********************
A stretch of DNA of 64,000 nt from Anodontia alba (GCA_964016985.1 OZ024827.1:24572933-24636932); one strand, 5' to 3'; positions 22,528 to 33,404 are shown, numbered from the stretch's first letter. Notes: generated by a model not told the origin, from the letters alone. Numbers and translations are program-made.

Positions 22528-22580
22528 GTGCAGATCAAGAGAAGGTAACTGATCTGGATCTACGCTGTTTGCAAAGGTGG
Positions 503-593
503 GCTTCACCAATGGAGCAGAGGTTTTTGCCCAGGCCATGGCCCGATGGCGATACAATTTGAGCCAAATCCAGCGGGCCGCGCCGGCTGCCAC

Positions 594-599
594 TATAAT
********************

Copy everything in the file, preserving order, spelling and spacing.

A stretch of DNA of 64,000 nt from Anodontia alba (GCA_964016985.1 OZ024827.1:24572933-24636932); one strand, 5' to 3'; positions 22,528 to 33,404 are shown, numbered from the stretch's first letter. Notes: generated by a model not told the origin, from the letters alone. Numbers and translations are program-made.

Positions 22528-22580
22528 GTGCAGATCAAGAGAAGGTAACTGATCTGGATCTACGCTGTTTGCAAAGGTGG
Positions 503-593
503 GCTTCACCAATGGAGCAGAGGTTTTTGCCCAGGCCATGGCCCGATGGCGATACAATTTGAGCCAAATCCAGCGGGCCGCGCCGGCTGCCAC

Positions 594-599
594 TATAAT